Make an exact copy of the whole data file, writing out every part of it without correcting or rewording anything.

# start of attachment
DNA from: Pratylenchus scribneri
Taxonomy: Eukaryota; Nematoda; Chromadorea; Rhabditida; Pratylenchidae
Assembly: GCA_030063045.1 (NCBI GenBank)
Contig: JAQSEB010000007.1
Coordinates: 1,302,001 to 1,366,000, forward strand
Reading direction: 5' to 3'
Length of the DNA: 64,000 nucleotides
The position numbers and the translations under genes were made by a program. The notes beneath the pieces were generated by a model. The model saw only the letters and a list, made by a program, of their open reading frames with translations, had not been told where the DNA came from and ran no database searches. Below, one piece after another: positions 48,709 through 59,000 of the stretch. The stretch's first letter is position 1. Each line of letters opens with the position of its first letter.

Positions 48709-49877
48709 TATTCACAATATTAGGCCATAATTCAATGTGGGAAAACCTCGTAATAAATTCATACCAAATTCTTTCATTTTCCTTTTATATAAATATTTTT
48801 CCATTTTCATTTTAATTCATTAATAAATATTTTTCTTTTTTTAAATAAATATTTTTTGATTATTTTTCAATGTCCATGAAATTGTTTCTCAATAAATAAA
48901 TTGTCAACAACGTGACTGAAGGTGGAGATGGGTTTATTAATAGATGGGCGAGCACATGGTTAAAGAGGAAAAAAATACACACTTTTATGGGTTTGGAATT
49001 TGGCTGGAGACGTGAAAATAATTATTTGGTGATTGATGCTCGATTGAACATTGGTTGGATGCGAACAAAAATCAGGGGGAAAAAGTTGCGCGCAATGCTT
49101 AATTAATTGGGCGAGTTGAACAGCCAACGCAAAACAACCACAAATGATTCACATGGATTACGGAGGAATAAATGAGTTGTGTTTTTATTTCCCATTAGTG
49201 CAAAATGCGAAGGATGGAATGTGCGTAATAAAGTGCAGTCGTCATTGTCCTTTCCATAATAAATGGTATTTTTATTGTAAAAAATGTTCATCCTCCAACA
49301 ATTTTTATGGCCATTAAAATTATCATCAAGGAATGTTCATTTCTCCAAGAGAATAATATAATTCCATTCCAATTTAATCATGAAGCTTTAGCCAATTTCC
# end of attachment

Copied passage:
DNA from: Pratylenchus scribneri
Taxonomy: Eukaryota; Nematoda; Chromadorea; Rhabditida; Pratylenchidae
Assembly: GCA_030063045.1 (NCBI GenBank)
Contig: JAQSEB010000007.1
Coordinates: 1,302,001 to 1,366,000, forward strand
Reading direction: 5' to 3'
Length of the DNA: 64,000 nucleotides
The position numbers and the translations under genes were made by a program. The notes beneath the pieces were generated by a model. The model saw only the letters and a list, made by a program, of their open reading frames with translations, had not been told where the DNA came from and ran no database searches. Below, one piece after another: positions 48,709 through 59,000 of the stretch. The stretch's first letter is position 1. Each line of letters opens with the position of its first letter.

Positions 48709-49877
48709 TATTCACAATATTAGGCCATAATTCAATGTGGGAAAACCTCGTAATAAATTCATACCAAATTCTTTCATTTTCCTTTTATATAAATATTTTT
48801 CCATTTTCATTTTAATTCATTAATAAATATTTTTCTTTTTTTAAATAAATATTTTTTGATTATTTTTCAATGTCCATGAAATTGTTTCTCAATAAATAAA
48901 TTGTCAACAACGTGACTGAAGGTGGAGATGGGTTTATTAATAGATGGGCGAGCACATGGTTAAAGAGGAAAAAAATACACACTTTTATGGGTTTGGAATT
49001 TGGCTGGAGACGTGAAAATAATTATTTGGTGATTGATGCTCGATTGAACATTGGTTGGATGCGAACAAAAATCAGGGGGAAAAAGTTGCGCGCAATGCTT
49101 AATTAATTGGGCGAGTTGAACAGCCAACGCAAAACAACCACAAATGATTCACATGGATTACGGAGGAATAAATGAGTTGTGTTTTTATTTCCCATTAGTG
49201 CAAAATGCGAAGGATGGAATGTGCGTAATAAAGTGCAGTCGTCATTGTCCTTTCCATAATAAATGGTATTTTTATTGTAAAAAATGTTCATCCTCCAACA
49301 ATTTTTATGGCCATTAAAATTATCATCAAGGAATGTTCATTTCTCCAAGAGAATAATATAATTCCATTCCAATTTAATCATGAAGCTTTAGCCAATTTCC